My SF writing class has resumed in Rochester at Writers & Books, and they look like an interesting bunch. I'm looking forward to the class. I hope, however, that no one asks me The Question.
The last time I got The Question was when I taught Clarion West last year. I got it twice. No writer likes to be asked The Question, which is always heart-felt and intense: "Do you think I have what it takes to succeed as an SF writer?"
The only honest answer to this, which satisfies nobody, is "Damned if I know." In 30 years of teaching, which includes ten Clarion classes, I have had students that I thought had a lot of talent, but who didn't succeed as SF writers because they became more interested in writing mysteries, or computer books, or in computers, or racing cars, or any number of other things. I've had students I thought had only average talent who have gone on to be successes due to hard work and the persistence of a bulldog with a burglar in its teeth. I've had students who turned in God-awful stories but they were very early stories and the writers had a very steep learning curve; within a year they were publishing. I've had students with much raw talent but a total resistance to changing anything ever from their first drafts, who therefore never improved the technical aspects of their craft and never sold.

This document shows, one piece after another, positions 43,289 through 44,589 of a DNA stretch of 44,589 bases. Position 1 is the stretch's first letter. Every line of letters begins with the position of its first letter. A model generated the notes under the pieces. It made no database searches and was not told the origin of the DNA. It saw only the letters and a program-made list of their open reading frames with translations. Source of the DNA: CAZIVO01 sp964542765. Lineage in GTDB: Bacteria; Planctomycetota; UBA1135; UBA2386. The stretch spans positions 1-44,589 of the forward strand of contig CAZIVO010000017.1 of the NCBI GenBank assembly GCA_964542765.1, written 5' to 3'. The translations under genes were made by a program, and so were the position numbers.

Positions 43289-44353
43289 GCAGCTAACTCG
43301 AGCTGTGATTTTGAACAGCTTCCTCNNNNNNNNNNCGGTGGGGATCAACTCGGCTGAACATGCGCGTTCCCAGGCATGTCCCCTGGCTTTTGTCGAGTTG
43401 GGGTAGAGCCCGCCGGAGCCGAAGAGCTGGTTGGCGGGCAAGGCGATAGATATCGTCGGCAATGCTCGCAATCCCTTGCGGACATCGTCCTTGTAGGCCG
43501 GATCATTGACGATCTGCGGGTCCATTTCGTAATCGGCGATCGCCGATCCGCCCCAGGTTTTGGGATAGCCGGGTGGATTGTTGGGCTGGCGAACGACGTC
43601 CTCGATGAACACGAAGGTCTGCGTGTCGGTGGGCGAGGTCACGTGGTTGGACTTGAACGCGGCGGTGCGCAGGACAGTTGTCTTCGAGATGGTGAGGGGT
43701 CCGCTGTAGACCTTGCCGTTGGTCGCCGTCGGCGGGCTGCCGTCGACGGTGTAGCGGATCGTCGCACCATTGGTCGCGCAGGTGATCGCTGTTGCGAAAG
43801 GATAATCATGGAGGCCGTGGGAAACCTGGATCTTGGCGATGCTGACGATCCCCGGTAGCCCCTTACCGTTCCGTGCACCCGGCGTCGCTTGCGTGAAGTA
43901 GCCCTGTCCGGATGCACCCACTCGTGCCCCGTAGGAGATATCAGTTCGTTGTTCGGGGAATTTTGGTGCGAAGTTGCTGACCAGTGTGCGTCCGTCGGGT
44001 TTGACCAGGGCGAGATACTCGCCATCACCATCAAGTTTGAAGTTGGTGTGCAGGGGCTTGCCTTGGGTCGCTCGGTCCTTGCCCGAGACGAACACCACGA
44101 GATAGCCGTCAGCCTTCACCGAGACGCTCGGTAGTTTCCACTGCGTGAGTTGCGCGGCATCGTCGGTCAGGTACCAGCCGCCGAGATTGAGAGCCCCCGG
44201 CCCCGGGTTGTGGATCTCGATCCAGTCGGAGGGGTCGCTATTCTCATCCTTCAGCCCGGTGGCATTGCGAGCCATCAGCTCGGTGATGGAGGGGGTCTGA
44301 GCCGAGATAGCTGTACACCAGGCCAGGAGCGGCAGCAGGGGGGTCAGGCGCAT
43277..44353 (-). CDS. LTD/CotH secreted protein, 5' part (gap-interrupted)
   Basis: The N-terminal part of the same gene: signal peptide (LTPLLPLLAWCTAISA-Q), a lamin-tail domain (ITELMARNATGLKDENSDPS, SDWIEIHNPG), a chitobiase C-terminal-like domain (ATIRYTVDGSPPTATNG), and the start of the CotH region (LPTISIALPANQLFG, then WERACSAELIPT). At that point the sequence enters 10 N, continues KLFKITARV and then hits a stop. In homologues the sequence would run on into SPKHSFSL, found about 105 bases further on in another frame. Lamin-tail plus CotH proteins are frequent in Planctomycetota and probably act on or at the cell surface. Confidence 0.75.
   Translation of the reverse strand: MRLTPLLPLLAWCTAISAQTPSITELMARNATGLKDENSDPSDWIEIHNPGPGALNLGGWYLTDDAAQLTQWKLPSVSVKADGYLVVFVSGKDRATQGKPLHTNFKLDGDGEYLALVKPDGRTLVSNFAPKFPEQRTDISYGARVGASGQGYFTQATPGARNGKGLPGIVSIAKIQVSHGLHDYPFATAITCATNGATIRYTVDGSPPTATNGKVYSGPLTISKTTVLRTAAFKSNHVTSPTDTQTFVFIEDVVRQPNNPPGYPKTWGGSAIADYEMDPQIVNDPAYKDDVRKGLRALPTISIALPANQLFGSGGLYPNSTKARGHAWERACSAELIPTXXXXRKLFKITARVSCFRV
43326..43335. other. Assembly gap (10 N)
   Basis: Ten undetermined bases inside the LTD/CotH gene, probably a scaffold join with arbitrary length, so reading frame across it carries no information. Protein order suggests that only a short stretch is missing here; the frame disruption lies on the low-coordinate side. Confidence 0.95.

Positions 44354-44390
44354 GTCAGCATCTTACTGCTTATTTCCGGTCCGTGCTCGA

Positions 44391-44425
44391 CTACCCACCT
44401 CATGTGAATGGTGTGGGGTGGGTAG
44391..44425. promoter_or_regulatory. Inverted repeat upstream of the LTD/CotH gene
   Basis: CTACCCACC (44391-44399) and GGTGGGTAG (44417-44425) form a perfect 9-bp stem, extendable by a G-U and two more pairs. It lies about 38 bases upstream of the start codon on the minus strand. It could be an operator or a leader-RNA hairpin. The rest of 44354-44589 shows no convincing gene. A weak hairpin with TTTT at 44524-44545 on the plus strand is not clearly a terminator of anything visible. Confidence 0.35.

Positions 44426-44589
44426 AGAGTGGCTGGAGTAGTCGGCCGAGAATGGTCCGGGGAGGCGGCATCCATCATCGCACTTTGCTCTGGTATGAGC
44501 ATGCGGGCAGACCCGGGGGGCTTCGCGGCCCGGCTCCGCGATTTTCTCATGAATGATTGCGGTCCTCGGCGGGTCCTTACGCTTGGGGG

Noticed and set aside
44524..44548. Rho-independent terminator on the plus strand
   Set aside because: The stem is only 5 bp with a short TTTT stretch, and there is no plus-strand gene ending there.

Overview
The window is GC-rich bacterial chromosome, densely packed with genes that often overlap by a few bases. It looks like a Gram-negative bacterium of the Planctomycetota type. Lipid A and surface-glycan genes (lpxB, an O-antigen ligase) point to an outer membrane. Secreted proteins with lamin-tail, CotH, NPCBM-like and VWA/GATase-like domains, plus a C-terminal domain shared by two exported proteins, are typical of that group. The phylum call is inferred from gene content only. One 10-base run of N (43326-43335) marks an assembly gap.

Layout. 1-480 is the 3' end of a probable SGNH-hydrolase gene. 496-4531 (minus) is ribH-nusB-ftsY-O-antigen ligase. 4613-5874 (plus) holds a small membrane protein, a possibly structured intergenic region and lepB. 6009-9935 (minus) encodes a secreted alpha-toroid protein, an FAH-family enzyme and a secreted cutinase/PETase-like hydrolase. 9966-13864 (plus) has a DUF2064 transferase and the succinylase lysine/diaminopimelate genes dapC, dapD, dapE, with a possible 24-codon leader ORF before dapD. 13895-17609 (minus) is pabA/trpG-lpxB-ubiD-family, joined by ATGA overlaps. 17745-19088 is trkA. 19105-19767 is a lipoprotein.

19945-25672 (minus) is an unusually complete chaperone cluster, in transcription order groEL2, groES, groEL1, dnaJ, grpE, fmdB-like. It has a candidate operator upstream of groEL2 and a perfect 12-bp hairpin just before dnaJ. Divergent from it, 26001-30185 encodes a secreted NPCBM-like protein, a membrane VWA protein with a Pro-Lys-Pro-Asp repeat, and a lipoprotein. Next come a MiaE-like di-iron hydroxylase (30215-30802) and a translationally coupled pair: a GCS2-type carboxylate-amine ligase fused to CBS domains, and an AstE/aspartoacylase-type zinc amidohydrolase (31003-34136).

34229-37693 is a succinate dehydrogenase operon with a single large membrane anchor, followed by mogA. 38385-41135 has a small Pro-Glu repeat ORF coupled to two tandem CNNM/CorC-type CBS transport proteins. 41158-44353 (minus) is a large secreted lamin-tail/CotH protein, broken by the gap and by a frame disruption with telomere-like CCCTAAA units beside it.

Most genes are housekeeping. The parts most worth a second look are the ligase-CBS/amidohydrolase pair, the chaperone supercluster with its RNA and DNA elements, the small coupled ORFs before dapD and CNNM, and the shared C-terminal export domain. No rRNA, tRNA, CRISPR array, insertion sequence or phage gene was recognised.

If you ask me The Question, and I've seen only one or two samples of your work, there's no way I can assess your persistence, ability and/or willingness to learn, stores of imagination you haven't yet transferred to the page, and toughness to absorb the often massive doses of rejection that accompany the start of most writing careers. That's my answer right there, and it satisfies nobody.
So don't ask. The answer lies inside you, not me.